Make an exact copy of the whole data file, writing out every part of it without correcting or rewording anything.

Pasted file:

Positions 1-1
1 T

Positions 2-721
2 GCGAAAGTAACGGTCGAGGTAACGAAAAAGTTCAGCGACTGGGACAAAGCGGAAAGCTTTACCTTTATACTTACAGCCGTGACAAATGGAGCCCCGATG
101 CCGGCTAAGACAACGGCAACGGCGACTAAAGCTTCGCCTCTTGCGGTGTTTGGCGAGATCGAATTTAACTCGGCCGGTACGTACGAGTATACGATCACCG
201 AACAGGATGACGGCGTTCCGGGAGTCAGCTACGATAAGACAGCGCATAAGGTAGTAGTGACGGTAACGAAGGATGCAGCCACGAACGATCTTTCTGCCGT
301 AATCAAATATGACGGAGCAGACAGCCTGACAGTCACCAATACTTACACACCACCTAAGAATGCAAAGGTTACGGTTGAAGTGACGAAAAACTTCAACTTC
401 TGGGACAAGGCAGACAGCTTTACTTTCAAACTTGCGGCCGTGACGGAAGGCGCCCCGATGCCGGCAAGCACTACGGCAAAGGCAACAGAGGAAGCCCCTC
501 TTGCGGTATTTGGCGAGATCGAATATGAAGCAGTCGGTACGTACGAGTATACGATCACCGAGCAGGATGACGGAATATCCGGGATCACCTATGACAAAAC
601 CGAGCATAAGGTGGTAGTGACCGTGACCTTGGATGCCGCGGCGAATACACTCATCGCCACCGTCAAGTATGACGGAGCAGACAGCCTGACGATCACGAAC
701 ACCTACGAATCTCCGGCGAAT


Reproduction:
Positions 1-1
1 T

Positions 2-721
2 GCGAAAGTAACGGTCGAGGTAACGAAAAAGTTCAGCGACTGGGACAAAGCGGAAAGCTTTACCTTTATACTTACAGCCGTGACAAATGGAGCCCCGATG
101 CCGGCTAAGACAACGGCAACGGCGACTAAAGCTTCGCCTCTTGCGGTGTTTGGCGAGATCGAATTTAACTCGGCCGGTACGTACGAGTATACGATCACCG
201 AACAGGATGACGGCGTTCCGGGAGTCAGCTACGATAAGACAGCGCATAAGGTAGTAGTGACGGTAACGAAGGATGCAGCCACGAACGATCTTTCTGCCGT
301 AATCAAATATGACGGAGCAGACAGCCTGACAGTCACCAATACTTACACACCACCTAAGAATGCAAAGGTTACGGTTGAAGTGACGAAAAACTTCAACTTC
401 TGGGACAAGGCAGACAGCTTTACTTTCAAACTTGCGGCCGTGACGGAAGGCGCCCCGATGCCGGCAAGCACTACGGCAAAGGCAACAGAGGAAGCCCCTC
501 TTGCGGTATTTGGCGAGATCGAATATGAAGCAGTCGGTACGTACGAGTATACGATCACCGAGCAGGATGACGGAATATCCGGGATCACCTATGACAAAAC
601 CGAGCATAAGGTGGTAGTGACCGTGACCTTGGATGCCGCGGCGAATACACTCATCGCCACCGTCAAGTATGACGGAGCAGACAGCCTGACGATCACGAAC
701 ACCTACGAATCTCCGGCGAAT